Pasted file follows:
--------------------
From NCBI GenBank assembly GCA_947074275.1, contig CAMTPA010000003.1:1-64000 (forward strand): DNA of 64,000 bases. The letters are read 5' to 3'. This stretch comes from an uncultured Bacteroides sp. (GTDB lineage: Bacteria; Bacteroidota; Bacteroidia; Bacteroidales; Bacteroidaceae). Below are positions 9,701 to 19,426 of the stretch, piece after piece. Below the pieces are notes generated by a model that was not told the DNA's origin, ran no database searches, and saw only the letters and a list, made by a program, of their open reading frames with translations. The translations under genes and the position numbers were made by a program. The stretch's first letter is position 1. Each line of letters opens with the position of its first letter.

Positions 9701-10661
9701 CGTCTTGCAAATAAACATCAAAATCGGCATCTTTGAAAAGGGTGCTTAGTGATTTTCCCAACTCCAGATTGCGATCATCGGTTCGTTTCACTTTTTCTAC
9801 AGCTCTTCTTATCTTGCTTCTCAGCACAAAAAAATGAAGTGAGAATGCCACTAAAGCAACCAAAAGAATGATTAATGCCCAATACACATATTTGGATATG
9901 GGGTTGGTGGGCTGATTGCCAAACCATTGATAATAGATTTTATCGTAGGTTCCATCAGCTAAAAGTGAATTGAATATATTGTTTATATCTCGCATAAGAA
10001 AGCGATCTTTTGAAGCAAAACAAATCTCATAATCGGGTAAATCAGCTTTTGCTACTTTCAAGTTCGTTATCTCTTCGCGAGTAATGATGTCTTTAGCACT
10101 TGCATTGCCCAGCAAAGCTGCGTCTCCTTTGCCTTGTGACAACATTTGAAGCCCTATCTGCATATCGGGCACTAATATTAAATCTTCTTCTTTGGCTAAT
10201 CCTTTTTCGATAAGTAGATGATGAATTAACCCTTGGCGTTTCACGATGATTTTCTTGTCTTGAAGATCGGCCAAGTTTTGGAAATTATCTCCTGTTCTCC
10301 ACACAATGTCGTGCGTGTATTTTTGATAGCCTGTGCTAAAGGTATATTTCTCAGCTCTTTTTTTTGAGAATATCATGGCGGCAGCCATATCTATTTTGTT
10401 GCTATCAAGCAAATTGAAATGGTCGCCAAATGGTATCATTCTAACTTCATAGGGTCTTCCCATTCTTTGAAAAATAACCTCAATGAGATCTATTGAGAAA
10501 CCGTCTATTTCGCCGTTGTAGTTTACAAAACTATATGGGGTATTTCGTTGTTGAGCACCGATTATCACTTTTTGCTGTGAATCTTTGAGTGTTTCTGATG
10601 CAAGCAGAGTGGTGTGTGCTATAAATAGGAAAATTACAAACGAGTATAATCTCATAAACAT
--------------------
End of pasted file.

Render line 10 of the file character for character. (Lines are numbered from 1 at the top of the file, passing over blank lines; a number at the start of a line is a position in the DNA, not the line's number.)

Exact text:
10401 GCTATCAAGCAAATTGAAATGGTCGCCAAATGGTATCATTCTAACTTCATAGGGTCTTCCCATTCTTTGAAAAATAACCTCAATGAGATCTATTGAGAAA